Friday, June 10, 2011

Populism in the NYTimes: Krugman denounces Creditor Class, (almost) calls for Jubilee

Surprising article ( by Paul Krugman nailing the cause of our economic malaise squarely on its head: the Rentier Class.  Rentiers is an archaic word for the asset-owners and creditors, the people who don't do any work but profit wholly from money and their ability to drive up prices for things people need. 
A sane society would make their economic activities illegal.  They are economic parasites, living off of the production of others, contributing nothing.   
Krugman calls them out as having hijacked the political process.  Public policy now favors creditors, and the rentier class in general, continuing to squeeze the average worker and small business owner.   As he puts it:
"Consciously or not, policy makers are catering almost exclusively to the interests of rentiers — those who derive lots of income from assets, who lent large sums of money in the past, often unwisely, but are now being protected from loss at everyone else's expense."
Krugman Calls for Jubilee?
Krugman even admits that debt relief could do a lot to promote overall economic recovery.    Dare we say he is on board with the Jubilee solution?   Reading this quote, it appears he is almost there:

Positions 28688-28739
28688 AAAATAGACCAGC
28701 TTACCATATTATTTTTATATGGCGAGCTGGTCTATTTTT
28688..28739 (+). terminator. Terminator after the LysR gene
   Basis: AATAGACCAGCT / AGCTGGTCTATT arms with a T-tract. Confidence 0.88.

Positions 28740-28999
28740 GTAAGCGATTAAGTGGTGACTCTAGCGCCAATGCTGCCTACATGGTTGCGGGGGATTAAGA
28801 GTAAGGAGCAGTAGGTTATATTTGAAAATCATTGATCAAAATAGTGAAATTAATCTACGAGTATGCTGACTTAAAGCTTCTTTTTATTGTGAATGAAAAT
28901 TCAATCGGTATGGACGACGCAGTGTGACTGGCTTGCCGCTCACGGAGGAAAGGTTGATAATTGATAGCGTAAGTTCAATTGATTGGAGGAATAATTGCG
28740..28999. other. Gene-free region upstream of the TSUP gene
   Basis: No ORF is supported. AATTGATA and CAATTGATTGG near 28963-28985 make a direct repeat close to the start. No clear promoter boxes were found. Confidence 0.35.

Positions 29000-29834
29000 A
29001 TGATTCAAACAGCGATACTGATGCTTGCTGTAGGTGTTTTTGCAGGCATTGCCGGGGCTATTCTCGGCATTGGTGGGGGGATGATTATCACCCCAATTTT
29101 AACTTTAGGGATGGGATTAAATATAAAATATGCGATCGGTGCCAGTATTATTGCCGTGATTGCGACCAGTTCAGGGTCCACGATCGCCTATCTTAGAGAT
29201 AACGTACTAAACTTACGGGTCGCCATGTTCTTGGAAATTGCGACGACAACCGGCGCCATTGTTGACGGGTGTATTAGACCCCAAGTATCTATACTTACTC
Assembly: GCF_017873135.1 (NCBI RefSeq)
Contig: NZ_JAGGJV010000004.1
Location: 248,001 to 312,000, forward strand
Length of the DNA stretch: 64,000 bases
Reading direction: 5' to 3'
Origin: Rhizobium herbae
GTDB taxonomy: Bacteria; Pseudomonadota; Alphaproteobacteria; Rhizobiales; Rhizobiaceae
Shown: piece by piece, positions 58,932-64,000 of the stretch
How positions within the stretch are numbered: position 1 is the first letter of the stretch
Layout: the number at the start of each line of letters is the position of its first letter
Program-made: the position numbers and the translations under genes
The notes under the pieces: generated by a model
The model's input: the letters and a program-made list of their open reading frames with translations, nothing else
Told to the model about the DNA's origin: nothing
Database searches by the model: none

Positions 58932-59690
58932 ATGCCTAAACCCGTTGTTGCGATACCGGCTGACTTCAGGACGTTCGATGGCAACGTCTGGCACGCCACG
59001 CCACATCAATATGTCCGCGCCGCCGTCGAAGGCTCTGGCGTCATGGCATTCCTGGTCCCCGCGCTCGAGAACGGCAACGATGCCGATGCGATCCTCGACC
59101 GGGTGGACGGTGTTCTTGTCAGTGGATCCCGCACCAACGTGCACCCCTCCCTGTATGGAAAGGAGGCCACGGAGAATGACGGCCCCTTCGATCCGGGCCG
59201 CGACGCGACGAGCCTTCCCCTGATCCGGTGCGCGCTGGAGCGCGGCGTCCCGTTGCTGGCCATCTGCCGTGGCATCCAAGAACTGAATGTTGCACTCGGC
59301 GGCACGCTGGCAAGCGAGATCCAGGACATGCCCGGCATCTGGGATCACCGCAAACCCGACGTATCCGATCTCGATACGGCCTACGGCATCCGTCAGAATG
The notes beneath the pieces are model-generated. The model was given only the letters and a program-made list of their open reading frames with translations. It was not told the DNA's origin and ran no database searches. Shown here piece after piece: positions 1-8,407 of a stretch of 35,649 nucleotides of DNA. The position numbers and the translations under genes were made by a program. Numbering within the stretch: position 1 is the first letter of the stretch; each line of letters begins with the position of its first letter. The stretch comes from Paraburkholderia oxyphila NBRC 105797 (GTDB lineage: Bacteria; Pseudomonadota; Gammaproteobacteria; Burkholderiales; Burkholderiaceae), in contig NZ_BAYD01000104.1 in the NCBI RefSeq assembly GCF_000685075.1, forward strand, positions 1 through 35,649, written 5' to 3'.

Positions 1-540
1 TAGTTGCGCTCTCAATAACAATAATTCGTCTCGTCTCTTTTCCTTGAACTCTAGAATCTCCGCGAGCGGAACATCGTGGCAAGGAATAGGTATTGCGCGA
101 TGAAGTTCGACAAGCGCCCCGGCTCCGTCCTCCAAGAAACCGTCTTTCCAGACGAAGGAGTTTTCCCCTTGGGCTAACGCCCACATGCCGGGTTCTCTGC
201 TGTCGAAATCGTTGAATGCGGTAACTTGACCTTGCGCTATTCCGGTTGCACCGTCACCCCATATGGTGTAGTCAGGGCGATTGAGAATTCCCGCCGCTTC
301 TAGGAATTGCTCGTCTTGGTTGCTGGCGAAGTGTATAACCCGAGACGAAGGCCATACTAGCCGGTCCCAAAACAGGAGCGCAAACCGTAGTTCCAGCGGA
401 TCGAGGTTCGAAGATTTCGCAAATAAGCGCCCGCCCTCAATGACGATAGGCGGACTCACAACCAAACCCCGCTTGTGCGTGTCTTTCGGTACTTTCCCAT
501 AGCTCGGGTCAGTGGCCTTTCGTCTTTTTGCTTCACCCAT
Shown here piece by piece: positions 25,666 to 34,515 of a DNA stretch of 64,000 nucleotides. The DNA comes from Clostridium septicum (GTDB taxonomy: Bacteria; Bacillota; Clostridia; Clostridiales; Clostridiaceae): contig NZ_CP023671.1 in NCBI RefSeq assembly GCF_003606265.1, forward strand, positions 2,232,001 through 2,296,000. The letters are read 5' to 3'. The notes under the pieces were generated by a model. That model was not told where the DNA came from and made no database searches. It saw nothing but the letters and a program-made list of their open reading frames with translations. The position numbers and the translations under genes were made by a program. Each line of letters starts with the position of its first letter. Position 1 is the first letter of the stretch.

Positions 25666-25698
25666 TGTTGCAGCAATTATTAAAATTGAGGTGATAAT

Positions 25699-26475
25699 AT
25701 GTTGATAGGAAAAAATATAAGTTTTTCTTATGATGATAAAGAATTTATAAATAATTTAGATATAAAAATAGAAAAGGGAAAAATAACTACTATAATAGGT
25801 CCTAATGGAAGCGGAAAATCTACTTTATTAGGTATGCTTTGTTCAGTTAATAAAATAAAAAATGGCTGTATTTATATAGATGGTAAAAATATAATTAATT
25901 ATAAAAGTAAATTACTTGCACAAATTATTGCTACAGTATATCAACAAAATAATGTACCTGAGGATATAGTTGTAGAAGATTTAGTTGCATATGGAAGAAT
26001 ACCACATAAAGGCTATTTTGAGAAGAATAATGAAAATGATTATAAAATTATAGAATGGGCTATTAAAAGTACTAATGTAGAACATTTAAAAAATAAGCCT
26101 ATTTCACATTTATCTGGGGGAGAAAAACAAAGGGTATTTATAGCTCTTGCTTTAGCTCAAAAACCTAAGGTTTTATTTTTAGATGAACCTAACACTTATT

"But the reality is just the opposite: creditor-friendly policies are crippling the economy. This is a negative-sum game, in which the attempt to protect the rentiers from any losses is inflicting much larger losses on everyone else. And the only way to get a real recovery is to stop playing that game." 
Other choice quotes:
"While the ostensible reasons for inflicting pain keep changing, however, the policy prescriptions of the Pain Caucus all have one thing in common: They protect the interests of creditors, no matter the cost. ... No, the only real beneficiaries of Pain Caucus policies (aside from the Chinese government) are the rentiers: bankers and wealthy individuals with lots of bonds in their portfolios."
How They Maintain Their Power
Krugman offers only the most superficial analysis of how this Rentier Class maintains their hegemony on political power, but he is correct insofar as his analysis goes:
"And that explains why creditor interests bulk so large in policy; not only is this the class that makes big campaign contributions, it's the class that has personal access to policy makers — many of whom go to work for these people when they exit government through the revolving door. The process of influence doesn't have to involve raw corruption (although that happens, too). All it requires is the tendency to assume that what's good for the people you hang out with, the people who seem so impressive in meetings — hey, they're rich, they're smart, and they have great tailors — must be good for the economy as a whole."

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